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I'm feeling just better enough to get up off the floor/couch/bed, but not well enough to actually do anything. Can you tell? I figure I'll finally get around to a few things I've been meaning to post all week.

Breastfeeding Matters by Maureen Minchin review: Read more... )

My refried bean recipe )

Excellent inexpensive bath scrub )
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I'm 2/3 of the way through The Politics of Breastfeeding. The author is at her best when discussing the social history of breastfeeding and the rise of the formula companies. The snark present when talking about women and choices is absent. It's worth reading these chapters. The back of the book has a quote comparing this book to Fast Food Nation at al, and this is where I can see the comparison.

If a mother has a healthy baby, adequate sanitation, access to clean water and reliable refrigeration, using formula is relatively fine. I think anyone reading this knows that. However, the vast majority of the profit of formula companies comes from the developing world, where women do not have the last three very important components for making formula. The evidence the author documents is HORRIFYING. For example, Nestle, until the 80s had a practice of dressing up saleswomen in Africa as nurses and sending them round hospitals and clinics encouraging women who had just given birth to use Nestle formula. The women believed that medical professionals had given them advice based on their personal situations. In Nigeria, which had had a good/low infant mortality rate thanks to a history of breastfeeding, medical professionals had to come up with a new name for the formula-induced diarhhea that started killing babies en masse. The aggressive ad campaigns used in Africa were deliberately misleading - particularly if you were a relatively uneducated woman in a developing country.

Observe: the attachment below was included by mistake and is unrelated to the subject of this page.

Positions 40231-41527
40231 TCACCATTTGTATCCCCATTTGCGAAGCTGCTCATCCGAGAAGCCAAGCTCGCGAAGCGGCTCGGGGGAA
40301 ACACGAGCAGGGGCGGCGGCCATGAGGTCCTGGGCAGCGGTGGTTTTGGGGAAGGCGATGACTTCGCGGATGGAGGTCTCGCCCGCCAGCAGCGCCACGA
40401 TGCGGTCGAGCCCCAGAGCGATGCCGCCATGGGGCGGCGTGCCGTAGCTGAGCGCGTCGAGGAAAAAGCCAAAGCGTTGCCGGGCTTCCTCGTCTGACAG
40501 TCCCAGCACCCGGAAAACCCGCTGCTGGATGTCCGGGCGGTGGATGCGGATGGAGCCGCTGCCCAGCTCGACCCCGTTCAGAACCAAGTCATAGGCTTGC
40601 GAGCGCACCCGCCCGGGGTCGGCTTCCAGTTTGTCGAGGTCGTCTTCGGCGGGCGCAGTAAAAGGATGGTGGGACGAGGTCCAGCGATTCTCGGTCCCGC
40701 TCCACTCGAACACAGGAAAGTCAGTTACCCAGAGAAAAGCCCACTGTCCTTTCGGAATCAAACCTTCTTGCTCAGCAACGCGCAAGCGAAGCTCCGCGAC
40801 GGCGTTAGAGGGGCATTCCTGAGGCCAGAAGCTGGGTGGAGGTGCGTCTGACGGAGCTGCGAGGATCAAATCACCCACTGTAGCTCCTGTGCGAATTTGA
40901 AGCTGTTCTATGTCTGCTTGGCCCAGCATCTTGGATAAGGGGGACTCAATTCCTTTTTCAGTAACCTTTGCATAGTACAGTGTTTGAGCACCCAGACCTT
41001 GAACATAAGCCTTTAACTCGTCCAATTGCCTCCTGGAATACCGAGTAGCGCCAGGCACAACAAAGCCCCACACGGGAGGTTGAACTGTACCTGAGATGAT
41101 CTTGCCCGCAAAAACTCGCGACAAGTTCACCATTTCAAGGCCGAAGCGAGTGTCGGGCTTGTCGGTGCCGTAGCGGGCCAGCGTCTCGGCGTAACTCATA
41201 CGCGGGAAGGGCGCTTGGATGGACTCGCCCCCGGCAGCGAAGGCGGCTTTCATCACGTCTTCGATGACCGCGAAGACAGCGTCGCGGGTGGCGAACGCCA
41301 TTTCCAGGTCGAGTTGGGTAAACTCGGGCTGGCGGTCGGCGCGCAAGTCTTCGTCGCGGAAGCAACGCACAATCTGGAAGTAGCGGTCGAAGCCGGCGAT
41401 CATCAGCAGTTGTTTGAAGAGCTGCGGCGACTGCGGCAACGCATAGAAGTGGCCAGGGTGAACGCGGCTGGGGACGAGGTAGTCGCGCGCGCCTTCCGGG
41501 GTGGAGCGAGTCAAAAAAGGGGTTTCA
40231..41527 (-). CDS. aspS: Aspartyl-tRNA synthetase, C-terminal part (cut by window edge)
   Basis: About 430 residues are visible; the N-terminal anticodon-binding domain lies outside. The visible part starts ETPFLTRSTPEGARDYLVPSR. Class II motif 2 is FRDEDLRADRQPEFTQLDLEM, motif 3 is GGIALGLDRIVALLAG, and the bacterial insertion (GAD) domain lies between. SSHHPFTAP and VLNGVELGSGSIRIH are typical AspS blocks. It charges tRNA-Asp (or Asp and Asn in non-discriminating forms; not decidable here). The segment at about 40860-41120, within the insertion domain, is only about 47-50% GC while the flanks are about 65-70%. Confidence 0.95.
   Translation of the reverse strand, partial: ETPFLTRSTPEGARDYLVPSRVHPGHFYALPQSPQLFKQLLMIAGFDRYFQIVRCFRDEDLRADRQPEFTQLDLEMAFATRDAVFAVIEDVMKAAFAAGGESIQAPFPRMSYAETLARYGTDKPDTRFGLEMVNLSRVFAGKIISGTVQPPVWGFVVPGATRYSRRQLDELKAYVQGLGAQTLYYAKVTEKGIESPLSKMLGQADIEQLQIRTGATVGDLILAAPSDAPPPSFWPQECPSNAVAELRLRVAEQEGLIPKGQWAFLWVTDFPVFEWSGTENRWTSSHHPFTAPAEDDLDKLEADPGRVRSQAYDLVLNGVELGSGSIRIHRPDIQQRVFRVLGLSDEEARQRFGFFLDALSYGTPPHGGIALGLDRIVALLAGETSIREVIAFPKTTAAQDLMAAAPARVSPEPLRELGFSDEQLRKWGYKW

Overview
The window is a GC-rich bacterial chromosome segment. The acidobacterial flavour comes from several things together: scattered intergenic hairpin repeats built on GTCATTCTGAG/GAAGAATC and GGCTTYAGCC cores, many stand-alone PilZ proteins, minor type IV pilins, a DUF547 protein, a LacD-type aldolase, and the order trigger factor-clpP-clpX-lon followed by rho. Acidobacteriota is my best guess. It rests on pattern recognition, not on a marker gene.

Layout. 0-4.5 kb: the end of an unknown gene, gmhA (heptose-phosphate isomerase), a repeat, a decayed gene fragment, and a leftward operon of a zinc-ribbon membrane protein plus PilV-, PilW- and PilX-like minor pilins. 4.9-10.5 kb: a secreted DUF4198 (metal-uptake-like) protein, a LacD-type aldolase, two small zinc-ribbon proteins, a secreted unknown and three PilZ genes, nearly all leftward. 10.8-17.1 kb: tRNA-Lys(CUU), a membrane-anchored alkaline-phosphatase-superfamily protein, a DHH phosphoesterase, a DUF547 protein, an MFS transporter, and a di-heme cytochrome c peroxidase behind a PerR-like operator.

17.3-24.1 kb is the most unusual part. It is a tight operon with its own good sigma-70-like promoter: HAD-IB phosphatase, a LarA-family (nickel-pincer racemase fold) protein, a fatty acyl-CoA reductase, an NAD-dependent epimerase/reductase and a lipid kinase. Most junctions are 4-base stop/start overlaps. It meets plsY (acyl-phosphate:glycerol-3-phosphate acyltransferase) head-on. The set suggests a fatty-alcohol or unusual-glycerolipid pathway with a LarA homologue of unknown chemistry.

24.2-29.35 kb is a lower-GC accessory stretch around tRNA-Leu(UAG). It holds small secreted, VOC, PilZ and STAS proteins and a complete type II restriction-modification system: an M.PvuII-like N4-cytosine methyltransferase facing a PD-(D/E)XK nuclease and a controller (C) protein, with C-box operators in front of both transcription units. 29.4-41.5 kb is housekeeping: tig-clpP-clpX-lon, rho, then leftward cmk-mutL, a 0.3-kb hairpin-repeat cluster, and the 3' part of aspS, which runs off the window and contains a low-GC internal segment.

It makes me ILL to think that I supported this industry, albeit in a small way. I will work doubly hard to not need even the slightest amount of formula next time around.* More and more I really believe that the Medical-Industrial Complex** hates women and children. How else could formula companies so blatantly disregard the lives of these babies? Another example: between 1978-79 a formula brand took out all the salt from its recipe, causing many babies to suffer from problems brought on by lack of sodium chloride. After the case went to court in the US, the company won approval from the USFDA to 'donate' the recalled formula to the Third World.